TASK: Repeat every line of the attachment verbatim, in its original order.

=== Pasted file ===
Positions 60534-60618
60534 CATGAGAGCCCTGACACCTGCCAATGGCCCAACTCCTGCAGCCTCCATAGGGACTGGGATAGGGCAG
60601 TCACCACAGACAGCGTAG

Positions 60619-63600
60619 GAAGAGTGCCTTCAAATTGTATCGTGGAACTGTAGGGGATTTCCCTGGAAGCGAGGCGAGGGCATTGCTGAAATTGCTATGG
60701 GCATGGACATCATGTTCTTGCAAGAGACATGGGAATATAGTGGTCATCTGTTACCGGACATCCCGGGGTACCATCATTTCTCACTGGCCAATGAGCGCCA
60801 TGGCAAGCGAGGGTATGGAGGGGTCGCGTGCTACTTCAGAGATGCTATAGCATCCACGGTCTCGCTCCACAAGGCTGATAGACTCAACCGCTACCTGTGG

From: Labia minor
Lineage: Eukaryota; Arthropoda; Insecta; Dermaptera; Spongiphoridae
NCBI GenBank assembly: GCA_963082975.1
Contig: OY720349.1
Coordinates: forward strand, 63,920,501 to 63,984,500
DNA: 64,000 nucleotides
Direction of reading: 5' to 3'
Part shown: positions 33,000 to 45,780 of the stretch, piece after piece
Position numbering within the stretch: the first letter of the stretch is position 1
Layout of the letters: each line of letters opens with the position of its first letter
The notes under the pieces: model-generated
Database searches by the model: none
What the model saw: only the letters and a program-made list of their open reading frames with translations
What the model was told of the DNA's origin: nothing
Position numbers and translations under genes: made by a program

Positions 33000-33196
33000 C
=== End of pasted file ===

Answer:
Positions 60534-60618
60534 CATGAGAGCCCTGACACCTGCCAATGGCCCAACTCCTGCAGCCTCCATAGGGACTGGGATAGGGCAG
60601 TCACCACAGACAGCGTAG

Positions 60619-63600
60619 GAAGAGTGCCTTCAAATTGTATCGTGGAACTGTAGGGGATTTCCCTGGAAGCGAGGCGAGGGCATTGCTGAAATTGCTATGG
60701 GCATGGACATCATGTTCTTGCAAGAGACATGGGAATATAGTGGTCATCTGTTACCGGACATCCCGGGGTACCATCATTTCTCACTGGCCAATGAGCGCCA
60801 TGGCAAGCGAGGGTATGGAGGGGTCGCGTGCTACTTCAGAGATGCTATAGCATCCACGGTCTCGCTCCACAAGGCTGATAGACTCAACCGCTACCTGTGG

From: Labia minor
Lineage: Eukaryota; Arthropoda; Insecta; Dermaptera; Spongiphoridae
NCBI GenBank assembly: GCA_963082975.1
Contig: OY720349.1
Coordinates: forward strand, 63,920,501 to 63,984,500
DNA: 64,000 nucleotides
Direction of reading: 5' to 3'
Part shown: positions 33,000 to 45,780 of the stretch, piece after piece
Position numbering within the stretch: the first letter of the stretch is position 1
Layout of the letters: each line of letters opens with the position of its first letter
The notes under the pieces: model-generated
Database searches by the model: none
What the model saw: only the letters and a program-made list of their open reading frames with translations
What the model was told of the DNA's origin: nothing
Position numbers and translations under genes: made by a program

Positions 33000-33196
33000 C